Just like it sounds–how far is each potential search result from the location term used in a search? If a user doesn’t specify a location in their search, Google will calculate distance based on what’s known about their location.


Prominence refers to how well-known a business is. Some places are more prominent in the offline world, and search results try to reflect this in local ranking. For example, famous museums, landmark hotels, or well-known store brands that are familiar to many people are also likely to be prominent in local search results.

Prominence is also based on information that Google has about a business from across the web (like links, articles, and directories). Google review count and score are factored into local search ranking: more reviews and positive ratings will probably improve a business’s local ranking. Your position in web results is also a factor, so SEO best practices also apply to local search optimization.

There’s no way to request or pay for a better local ranking on Google. We do our best to keep the details of the search algorithm confidential to make the ranking system as fair as possible for everyone.

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  • Buying Local: How It Boosts the Economy, local businesses.#Local #businesses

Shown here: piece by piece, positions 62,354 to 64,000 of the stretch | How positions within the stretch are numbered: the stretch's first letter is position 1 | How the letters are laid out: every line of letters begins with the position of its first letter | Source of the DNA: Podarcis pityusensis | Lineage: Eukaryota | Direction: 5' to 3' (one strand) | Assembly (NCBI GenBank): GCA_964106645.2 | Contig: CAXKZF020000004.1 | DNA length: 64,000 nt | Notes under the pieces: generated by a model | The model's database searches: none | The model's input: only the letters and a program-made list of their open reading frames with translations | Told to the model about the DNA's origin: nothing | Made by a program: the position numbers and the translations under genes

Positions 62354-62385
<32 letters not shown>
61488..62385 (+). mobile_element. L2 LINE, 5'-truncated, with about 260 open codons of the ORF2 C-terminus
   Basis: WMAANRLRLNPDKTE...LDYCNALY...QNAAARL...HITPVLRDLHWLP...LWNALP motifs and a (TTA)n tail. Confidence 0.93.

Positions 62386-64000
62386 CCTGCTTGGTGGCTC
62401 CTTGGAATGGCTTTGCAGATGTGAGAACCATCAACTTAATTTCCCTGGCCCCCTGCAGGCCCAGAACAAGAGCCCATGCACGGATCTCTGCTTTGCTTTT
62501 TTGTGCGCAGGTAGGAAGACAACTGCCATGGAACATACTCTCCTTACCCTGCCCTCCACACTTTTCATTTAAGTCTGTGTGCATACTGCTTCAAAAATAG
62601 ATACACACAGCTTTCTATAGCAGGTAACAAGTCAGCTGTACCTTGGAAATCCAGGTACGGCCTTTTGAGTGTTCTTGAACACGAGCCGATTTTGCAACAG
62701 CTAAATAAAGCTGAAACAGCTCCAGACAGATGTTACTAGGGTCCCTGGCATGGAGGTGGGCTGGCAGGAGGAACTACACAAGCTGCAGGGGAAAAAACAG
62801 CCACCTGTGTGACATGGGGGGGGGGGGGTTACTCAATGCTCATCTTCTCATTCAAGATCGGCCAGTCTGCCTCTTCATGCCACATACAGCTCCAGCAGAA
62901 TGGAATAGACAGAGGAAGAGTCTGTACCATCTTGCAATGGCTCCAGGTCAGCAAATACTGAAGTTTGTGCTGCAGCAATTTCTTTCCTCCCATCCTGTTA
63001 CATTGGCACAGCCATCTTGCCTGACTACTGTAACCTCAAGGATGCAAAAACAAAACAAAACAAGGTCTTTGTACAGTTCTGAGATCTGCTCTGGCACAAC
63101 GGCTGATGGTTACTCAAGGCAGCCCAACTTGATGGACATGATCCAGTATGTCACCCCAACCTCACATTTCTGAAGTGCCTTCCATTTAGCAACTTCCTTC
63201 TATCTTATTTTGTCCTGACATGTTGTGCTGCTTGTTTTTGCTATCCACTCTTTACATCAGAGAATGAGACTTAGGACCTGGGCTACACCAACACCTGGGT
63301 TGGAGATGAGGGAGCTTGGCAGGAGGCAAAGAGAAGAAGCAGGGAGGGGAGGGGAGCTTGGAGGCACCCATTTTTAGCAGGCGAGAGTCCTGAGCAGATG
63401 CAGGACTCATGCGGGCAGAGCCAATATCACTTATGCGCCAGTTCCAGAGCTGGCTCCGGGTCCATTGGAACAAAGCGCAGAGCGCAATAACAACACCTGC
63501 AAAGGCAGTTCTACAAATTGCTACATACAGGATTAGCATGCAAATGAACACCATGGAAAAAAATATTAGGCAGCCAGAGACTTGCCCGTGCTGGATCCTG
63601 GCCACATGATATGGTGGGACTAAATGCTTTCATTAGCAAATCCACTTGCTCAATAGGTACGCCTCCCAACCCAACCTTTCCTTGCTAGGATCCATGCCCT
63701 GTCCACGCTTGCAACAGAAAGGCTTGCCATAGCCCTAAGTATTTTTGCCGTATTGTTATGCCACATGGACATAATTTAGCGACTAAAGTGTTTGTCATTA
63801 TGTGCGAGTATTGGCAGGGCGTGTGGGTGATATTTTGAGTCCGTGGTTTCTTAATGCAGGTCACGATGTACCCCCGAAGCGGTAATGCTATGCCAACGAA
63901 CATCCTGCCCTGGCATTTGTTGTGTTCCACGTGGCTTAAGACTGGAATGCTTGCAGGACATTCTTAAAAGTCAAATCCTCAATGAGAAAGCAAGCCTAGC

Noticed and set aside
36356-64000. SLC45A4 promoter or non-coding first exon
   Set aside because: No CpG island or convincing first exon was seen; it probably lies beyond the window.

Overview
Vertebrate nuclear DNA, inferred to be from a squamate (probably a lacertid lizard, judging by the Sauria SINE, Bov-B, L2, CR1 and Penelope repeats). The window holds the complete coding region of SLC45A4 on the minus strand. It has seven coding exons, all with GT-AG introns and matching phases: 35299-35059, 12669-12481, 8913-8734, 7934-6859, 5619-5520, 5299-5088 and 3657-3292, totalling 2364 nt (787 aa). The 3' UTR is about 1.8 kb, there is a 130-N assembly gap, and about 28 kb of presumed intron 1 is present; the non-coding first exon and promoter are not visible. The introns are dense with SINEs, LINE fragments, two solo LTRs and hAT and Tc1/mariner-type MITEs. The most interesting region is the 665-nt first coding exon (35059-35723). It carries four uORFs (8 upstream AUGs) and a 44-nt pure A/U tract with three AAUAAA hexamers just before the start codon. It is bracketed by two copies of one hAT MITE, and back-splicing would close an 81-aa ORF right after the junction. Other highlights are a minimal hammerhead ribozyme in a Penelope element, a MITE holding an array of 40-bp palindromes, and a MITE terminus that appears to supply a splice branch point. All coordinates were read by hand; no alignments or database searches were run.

Buying Local: How It Boosts the Economy

    “Buy Local” you see the decal in the store window, the sign at the farmer’s market, the bright, cheerful logos for Local First Arizona, Think Boise First, Our Milwaukee, and homegrown versions across the states. The apparent message is “let’s-support-local-business”, a kind of community boosterism. But buying close to home may be more than a feel-good, it’s-worth-paying-more-for-local matter. A number of researchers and organizations are taking a closer look at how money flows, and what they’re finding shows the profound economic impact of keeping money in town and how the fate of many communities around the nation and the world increasingly depend on it.

    At the most basic level, when you buy local more money stays in the community. The New Economics Foundation, an independent economic think tank based in London, compared what happens when people buy produce at a supermarket vs. a local farmer’s market or community supported agriculture (CSA) program and found that twice the money stayed in the community when folks bought locally. “That means those purchases are twice as efficient in terms of keeping the local economy alive,” says author and NEF researcher David Boyle. (See the top 10 food trends of 2008.)

    Indeed, says Boyle, many local economies are languishing not because too little cash comes in, but as a result of what happens to that money. “Money is like blood. It needs to keep moving around to keep the economy going,” he says, noting that when money is spent elsewhere at big supermarkets, non-locally owned utilities and other services such as on-line retailers “it flows out, like a wound.” By shopping at the corner store instead of the big box, consumers keep their communities from becoming what the NEF calls “ghost towns” (areas devoid of neighborhood shops and services) or “clone towns”, where Main Street now looks like every other Main Street with the same fast-food and retail chains.